However, these days I can safely say that my family wastes very, very little when it comes to food. I know this because we use a bokashi bin, and our food waste is in my face on a daily basis. A bokashi bin is the perfect solution for those that want to compost but have no idea where to start. I've been using mine for about three years and can't sing it's praises highly enough.

For me it has a three-fold effect. The first is that I can monitor our food waste. I have a plastic lidded container on the sink and all food waste, including tea bags, egg shells, citrus and meat, go into it. My container is roughly the size of a large loaf of bread and takes about two days, give or take, for me to fill. Once it's full, it gets tipped into the bokashi, sprinkled with the special bokashi mix, and left to ferment.

The second of the three-fold effect is that it has reduced our household waste in general. Our green bin is only ever half full. This makes me feel good! Actually, on that thought, isn't it interesting that the recycling bin is only emptied once a fortnight, and the rubbish bins are emptied once a week? I wonder if we'll ever get to a point where it's the other way round? Hmmmm...

Lastly, the bokashi gives me the best fertiliser! The bokashi mix ferments the food waste rather than breaks it down, and the result of this is some rather smelly liquor, that we like to call 'liquid gold'. We 'juice' our unit at least twice a week and always have an ample supply of fertiliser, that is quite simply mixed one part to a hundred with water, and poured over the garden. When the bokashi is full, it needs to sit for a couple of weeks to ferment entirely (this is where two bins are ideal - one to use, and one to ferment) and then the contents are buried in the garden, where it eventually breaks down into beautiful compost.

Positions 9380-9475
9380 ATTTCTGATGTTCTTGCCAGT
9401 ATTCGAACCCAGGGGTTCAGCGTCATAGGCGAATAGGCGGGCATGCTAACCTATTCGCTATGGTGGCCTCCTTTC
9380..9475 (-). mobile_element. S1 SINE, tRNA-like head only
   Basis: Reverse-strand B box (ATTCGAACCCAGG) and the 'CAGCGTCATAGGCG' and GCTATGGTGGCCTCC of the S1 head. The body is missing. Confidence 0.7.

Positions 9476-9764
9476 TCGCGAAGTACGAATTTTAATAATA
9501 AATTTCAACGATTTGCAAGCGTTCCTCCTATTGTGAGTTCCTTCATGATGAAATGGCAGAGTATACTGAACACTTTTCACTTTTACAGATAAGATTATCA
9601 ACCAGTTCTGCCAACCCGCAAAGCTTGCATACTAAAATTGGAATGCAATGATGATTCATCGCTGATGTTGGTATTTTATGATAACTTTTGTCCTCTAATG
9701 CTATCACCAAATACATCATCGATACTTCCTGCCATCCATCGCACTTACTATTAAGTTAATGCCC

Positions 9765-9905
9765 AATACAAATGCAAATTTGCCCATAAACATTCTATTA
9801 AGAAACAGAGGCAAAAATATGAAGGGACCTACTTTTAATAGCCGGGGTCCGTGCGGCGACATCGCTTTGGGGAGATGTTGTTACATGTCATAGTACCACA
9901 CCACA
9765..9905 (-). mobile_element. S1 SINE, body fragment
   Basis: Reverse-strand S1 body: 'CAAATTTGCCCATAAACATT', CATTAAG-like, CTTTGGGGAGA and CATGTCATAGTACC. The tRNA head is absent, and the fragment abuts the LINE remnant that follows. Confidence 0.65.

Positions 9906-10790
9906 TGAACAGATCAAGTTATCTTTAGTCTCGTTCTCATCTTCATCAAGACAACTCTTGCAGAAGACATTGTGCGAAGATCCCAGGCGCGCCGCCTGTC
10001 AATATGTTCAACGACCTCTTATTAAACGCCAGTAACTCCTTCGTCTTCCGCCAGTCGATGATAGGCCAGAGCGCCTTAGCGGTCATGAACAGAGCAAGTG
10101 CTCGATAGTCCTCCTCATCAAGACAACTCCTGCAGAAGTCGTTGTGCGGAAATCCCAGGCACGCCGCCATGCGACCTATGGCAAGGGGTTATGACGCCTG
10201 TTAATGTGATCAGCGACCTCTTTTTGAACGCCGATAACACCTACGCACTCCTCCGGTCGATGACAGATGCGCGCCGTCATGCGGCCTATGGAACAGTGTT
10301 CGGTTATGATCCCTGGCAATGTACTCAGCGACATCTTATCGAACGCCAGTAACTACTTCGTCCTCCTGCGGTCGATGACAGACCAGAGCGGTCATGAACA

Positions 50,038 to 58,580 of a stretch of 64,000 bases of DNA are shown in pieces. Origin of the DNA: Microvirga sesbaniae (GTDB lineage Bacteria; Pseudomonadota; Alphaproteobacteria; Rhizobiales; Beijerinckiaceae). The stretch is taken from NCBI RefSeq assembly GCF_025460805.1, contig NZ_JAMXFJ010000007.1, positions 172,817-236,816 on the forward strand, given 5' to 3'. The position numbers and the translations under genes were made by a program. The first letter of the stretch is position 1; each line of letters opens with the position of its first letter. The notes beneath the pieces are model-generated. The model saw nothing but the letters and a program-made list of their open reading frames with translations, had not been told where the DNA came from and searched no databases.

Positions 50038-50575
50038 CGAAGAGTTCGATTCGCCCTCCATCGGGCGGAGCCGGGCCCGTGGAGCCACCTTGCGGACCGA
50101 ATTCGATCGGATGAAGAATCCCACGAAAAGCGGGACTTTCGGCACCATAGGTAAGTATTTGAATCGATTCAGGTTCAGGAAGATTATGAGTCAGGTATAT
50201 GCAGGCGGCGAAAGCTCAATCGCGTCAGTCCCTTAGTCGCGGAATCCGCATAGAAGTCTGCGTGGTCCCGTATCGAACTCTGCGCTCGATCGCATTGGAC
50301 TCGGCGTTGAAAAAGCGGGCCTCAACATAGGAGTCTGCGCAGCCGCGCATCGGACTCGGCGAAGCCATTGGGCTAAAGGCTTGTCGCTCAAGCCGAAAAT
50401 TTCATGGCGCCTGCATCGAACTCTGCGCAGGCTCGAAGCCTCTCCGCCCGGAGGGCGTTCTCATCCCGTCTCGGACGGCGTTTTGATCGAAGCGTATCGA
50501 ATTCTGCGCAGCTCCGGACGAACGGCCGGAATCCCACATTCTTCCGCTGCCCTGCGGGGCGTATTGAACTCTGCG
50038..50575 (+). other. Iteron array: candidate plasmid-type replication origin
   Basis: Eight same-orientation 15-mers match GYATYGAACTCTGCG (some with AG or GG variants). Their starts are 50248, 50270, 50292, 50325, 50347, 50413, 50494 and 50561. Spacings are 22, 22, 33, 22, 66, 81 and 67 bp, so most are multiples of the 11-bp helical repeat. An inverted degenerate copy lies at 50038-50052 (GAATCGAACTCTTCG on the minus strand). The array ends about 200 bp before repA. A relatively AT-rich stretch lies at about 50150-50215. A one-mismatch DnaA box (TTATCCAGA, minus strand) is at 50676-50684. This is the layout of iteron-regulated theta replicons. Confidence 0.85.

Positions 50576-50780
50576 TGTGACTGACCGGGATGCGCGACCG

There was a point in time where local councils were offering rebates for bokashi bins and other compost containers. If you are interested in purchasing one - and they are now available at Bunnings - keep your receipt and contact your local council. You never know, they might just give you back some money!